Ritu Jha –
The fact that current recipients of Deferred Action for Childhood Arrivals can still renew applications as long they have not yet expired was greeted with approval by Lakshmi Sridaran, director of national policy and advocacy for South Asian Americans Leading Together (SAALT).
The 700,000 DACA recipients got this break as a result of a Supreme Court decision January 22 to not hear the case in this, the summer term. The court is to decide on February 15 which cases it will take up this fall. The DACA recipients include about 25,000 people from India and Pakistan.
It was in 2012 that President Barack Obama issued an executive order giving temporary work authorization and protection from deportation to those children of undocumented immigrants that come to the US before they turned 16.
Sridaran told indica that advocates are advising those on DACA to submit their renewal applications 120-150 days before their permit expires.
She expressed disappointment that first-time DACA applications are not yet being accepted. On April 24, 2018, a US district court in the District of Columbia issued a ruling requiring the US Citizenship and Immigration Services to resume accepting first-time DACA applications — but this order did not go into effect immediately. August 17, 2018, the court partially stayed the order. Due to this, USCIS is not accepting applications from those who have not obtained DACA previously.
SAALT, a national, non-profit organization that fights for racial justice and advocates for the civil rights of all South Asians in the United States, asserts that there are at least 450,000 undocumented people from India alone. The Trump administration in 2017 announced it would rescind the program but were blocked by federal courts in San Francisco, New York, and Washington, DC.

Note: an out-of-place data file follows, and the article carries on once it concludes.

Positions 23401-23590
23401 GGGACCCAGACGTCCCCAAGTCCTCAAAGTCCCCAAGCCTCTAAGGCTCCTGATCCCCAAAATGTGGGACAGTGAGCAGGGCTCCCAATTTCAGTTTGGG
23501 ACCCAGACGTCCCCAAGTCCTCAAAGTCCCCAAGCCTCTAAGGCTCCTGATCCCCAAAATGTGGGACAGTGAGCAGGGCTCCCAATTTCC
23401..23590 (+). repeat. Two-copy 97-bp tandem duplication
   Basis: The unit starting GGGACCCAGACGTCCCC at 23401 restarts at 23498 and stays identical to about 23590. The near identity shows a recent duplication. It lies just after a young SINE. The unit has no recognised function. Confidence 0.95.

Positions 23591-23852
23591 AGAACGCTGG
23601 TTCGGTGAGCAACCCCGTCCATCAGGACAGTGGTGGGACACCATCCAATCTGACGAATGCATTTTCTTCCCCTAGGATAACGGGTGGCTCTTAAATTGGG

Last week, President Donald Trump made an offer to Democrats to extend DACA benefits three more years in exchange for funding of for his wall between the US and Mexico. The Democrats rejected the offer, with SAALT, despite its support for those affected, asserting that the “Trump Administration’s immigration ‘deal’ is no deal at all – it’s a sham.
According to a SAALT press note, “The administration is claiming to reinstate two programs – DACA and Temporary Protected Status (TPS) – that the administration itself made a decision to eviscerate last year. These so-called protections to TPS and DACA holders are half-baked at best and do little to actually protect communities.
“The ‘deal’ legislation that the Senate will likely introduce this week excludes entire communities. Anyone with TPS status from Nepal, Guinea, Sierra Leone, Sudan, South Sudan, Yemen, Somalia and Syria would not be protected. The bill only covers a fraction of all DREAMers and does not provide permanent protection from deportation. Most alarmingly, it includes a $5.7 billion dollar border wall and more bloated increases to detention beds and border patrol agents.
“We hope that joint legislation from Congress protecting both DACA recipients and TPS holders by providing them a path to permanent residency and citizenship will be passed,” Sridaran told indica. “Clean legislation like this that includes no border wall or increase in enforcement is the only permanent solution to end the court battles and provide relief.”
Suman Raghunathan, SAALT’s executive director, announced in a press note, “This ‘deal’ offers no concessions, no solutions, and will further undermine the rule of law. It will intensify militarization on the border and expand detention while continuing to hurt refugees and asylum seekers, DACA recipients, and TPS holders.”